**Tiling space with tetrahedra - a partitions perspective
**

Prepared by:

Joseph Malkevitch

Department of Mathematics and Computer Studies

York College (CUNY)

Jamaica, New York

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It is well known that it is not possible to tile 3-dimensional space with congruent regular tetrahedra. A regular tetrahedron has 4 vertices, 4 faces, and 6 edges, and all of its faces are congruent equilateral triangles. A recent strand of research has to been to determine exactly how densely on can pack pack 3-space with regular tetrahedra. It is also known that there are some tetrahedra T with which one can pack (tile) 3-space without overlaps or gaps with congruent copies of T. The purpose of this microworld is to adopt a partitions point of view for these questions in the hope of obtaining richer insight.

The partitions of 6 are 11 in number. Given a partition of 6, say, {4, 2} we can associate this partition with a tetrahedron which has 4 edges of equal length and two other edges with equal length but different from the length of the other 4 edges. One can can refine the 11 partition types that can occur for tetrahedra from this point of view with 25 partition types using graph theory ideas, as explained in Malkevitch and Musaa, in the references.

Question 1

For each of the 11 partition types of tetrahedra based on partitions of the number 6, the number of edges of a tetrahedron, determine if there is a tetrahedron of this partition type which will tile 3-space. As noted above for the partition {6} the answer is no.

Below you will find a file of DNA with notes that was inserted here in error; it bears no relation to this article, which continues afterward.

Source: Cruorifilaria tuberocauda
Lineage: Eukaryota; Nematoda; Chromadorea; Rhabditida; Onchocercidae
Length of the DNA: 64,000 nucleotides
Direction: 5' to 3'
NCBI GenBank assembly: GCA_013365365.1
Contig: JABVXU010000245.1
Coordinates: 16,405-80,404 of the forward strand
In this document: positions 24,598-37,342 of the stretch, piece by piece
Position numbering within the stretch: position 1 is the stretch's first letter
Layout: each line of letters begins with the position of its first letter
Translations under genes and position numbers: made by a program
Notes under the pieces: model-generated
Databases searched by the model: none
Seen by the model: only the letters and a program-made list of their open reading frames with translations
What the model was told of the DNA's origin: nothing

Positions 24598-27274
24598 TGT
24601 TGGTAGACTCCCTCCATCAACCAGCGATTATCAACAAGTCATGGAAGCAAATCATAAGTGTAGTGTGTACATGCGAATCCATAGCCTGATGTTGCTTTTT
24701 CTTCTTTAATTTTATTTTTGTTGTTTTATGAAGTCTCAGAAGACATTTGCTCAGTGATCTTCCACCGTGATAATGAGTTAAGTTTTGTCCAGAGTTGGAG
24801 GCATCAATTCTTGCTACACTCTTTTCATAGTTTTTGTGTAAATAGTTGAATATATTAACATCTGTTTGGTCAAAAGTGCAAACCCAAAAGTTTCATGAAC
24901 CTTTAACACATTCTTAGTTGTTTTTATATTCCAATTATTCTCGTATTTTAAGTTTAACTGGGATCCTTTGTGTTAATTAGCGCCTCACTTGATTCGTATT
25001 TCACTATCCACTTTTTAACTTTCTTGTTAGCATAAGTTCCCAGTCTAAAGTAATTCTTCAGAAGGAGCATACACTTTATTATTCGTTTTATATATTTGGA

Question 2

For each of the 25 partition types of tetrahedra based on partitions of the number 6, the number of edges of a tetrahedron, and graph theoretical aspects of the relative position of edges determine if there is a tetrahedron of this partition type which will tile 3-space. As noted above for the partition {6} the answer is no.

Comment: The paper of Marjorie Senechal discusses some of these matters but does not adopt a partitions point of view.

Comment: One can also approach this problem from a compositions point of view instead of a partitions point of view. A composition of n is an ordered collection of positive integers whose sum is n. For n equal to 6 their are 32 partitions of 6.

References:

Malkevitch, J., and D. Mussa, The transition from two dimensions to three dimensions- some geometry of the tetrahedron, Consortium Number 105, Fall/Winter 2013, p. 1-5.

Senechal, Marjorie. "Which tetrahedra fill space?." Mathematics Magazine 54, no. 5 (1981): 227-243.